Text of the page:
The Cook County Treasurer has released first installment 2019 property tax bills that must be paid no later than March 3, 2020.

These estimated tax bills are equal to 55% of last years total tax. Any change in your 2019 tax bill (exemptions, assessments, tax rates, or the Cook County equalizer) will be reflected in the second installment bill that will be issued this summer.

If you have a 2019 appeal pending, you must still pay this bill.

If you have a new Property Tax Index Number for 2019, your first installment tax bill will be $0 and all 2019 taxes will be payable on the 2nd installment bill issued this summer.

On March 21, 2020, Brainy Board will host a Board Member Boot Camp powered by KSN.

During the 4-hour boot camp, KSN attorneys will review guidelines, expectations and qualifications for condo, homeowner, or townhouse community board members.

Topics include board member roles, governing documents, board operations, budgeting, and recreational cannabis use in associations.

The event will take place from 8:30 am - 12:30 pm at The iO Theater in Chicago.

Find more information and register here.

While removing a problematic tenant from a rental building is relatively easy, removing a condominium owner is very difficult.

From a legal standpoint, it is important to distinguish whether the person being removed is the owner of the unit or that owner’s tenant.

Removing a Condo Owner

Unlike any other state, Illinois law allows the eviction of condo owners. However, a condo association has recourse against a unit owner only for monetary default issues. Owners cannot be removed for bad behavior.

When an owner is evicted, there is a 60-day stay issued during which the owner can pay the money owed. If they do, the eviction order is vacated. If they don’t, the owner is evicted from the premises.

Once the condo association has taken the unit, it can lease and collect rent on it. If the unit is already leased out to an acceptable tenant, the association can choose to let them remain or take rent from them.

Removing an Owner’s Tenant

Condominium boards lack the legal standing necessary to remove unit owner’s tenants, regardless of behavior. However, the condo unit owner can evict the tenant.

To learn more, click here.

The City of Chicago Shared Cost Sidewalk Program opens for applications at 12:00am on Tuesday (January 7th). Applicants can apply by calling 311 or creating a request online. 

The SCSP allows property owners to split the cost of needed sidewalk work with the city. Senior citizens and persons with disabilities are eligible to receive an additional discount. The application period closes quickly, so be sure to enter your request as early as possible on Tuesday morning.

Courtesy of Amy Peterselli, Attorney - Kovitz Shifrin Nesbit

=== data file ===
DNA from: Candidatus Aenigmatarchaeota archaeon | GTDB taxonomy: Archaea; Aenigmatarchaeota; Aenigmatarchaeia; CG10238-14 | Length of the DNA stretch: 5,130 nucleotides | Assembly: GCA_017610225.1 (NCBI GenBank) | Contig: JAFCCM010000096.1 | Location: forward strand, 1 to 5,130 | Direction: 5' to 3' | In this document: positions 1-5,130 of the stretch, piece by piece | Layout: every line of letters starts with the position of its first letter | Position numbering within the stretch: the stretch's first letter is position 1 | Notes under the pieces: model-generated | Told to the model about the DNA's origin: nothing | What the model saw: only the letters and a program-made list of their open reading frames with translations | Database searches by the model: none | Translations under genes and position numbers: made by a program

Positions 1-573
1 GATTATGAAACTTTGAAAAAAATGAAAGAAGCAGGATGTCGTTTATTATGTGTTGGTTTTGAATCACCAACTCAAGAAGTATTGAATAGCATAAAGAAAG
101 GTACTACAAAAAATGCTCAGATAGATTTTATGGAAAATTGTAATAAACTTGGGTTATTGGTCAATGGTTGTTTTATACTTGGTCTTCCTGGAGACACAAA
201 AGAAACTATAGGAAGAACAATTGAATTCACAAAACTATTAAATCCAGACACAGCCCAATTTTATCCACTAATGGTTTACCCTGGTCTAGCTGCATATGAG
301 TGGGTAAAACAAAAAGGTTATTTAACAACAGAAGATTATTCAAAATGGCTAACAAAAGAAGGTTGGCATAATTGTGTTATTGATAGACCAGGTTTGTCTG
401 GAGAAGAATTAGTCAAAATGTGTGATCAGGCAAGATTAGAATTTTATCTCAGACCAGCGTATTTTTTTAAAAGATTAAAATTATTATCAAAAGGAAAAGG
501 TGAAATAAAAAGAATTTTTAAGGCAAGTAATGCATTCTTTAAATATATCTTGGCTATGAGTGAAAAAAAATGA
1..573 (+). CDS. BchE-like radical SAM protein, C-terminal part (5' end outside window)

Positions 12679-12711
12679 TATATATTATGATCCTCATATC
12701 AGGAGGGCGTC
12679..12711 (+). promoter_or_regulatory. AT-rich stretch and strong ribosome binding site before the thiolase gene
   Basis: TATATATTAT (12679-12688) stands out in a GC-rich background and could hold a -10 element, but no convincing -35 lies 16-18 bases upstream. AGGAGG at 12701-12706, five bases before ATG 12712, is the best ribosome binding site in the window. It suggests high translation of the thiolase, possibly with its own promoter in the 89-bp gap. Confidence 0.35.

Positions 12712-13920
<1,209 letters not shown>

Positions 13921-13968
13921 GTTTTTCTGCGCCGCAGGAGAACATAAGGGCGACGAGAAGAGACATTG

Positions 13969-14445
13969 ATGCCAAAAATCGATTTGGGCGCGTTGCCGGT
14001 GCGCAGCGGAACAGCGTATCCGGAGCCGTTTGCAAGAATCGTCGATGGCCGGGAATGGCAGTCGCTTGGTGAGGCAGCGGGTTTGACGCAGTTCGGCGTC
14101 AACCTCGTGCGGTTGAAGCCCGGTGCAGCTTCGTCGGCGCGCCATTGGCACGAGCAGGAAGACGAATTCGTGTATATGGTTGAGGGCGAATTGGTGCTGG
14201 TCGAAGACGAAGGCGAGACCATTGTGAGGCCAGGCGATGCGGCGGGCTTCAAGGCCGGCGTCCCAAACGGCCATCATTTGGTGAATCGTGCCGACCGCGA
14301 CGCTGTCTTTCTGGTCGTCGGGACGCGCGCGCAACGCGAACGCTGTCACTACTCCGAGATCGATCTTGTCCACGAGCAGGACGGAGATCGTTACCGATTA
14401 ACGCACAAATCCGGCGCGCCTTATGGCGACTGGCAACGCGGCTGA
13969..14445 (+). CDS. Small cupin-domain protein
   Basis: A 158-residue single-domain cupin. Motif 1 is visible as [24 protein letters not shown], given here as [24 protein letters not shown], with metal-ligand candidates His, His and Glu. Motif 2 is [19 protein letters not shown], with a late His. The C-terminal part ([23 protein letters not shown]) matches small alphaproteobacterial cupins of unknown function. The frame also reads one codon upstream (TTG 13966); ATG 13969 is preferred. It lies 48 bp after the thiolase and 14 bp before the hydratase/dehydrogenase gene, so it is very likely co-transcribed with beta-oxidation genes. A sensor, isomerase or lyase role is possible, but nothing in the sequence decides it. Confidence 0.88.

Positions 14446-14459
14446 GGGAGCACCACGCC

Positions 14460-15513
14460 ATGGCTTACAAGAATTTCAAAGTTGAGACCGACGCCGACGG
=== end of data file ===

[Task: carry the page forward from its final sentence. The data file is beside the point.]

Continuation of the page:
1. What defines a hoarding situation?

Hoarding goes beyond normal clutter. It is a compulsion to accumulate items and an inability to discard them without distress.

You can identify a hoarding situation in residential units or garages in numerous ways. 

  • Visibly, a hoarding situation will present itself as stacks or piles of items. However, a unit owner who is hoarding can easily shield their unit from sight by closing doors and blinds and preventing others from entering.
  • Odor is another way to detect hoarding behavior. The smell of old food may emanate from the unit into hallways and nearby units.

2. Why is hoarding an Association issue?

Hoarding within an Association is a health and safety issue for all residents. Hoarding can create and mask structural and maintenance issues, attract and breed infestations of rodents and roaches, breed mold and bacteria, and become a fire hazard.

3. When should something be done?

Hoarding behavior should be addressed immediately to avoid health and safety hazards. If an association is aware of hoarding behavior and doesn’t take action, it can be liable for damage to surrounding units and health issues for neighboring residents.

4. How can an Association address a hoarding situation?

The Board has the authority to address hoarding unit owners if it is found that a hoarding situation is present and that the conditions are causing a safety issue. State and local Departments of Health and Human Services can assist in providing resources to the unit owner. Associations can also refer the hoarding unit owner to counseling. Finally, board members should be proactive to work with legal counsel to adopt rules addressing expectations regarding the condition of units, detail owner responsibility and outline steps to be taken if a unit owner is non-compliant.

Get help with a hoarding situation in your association.

To learn more, click here.

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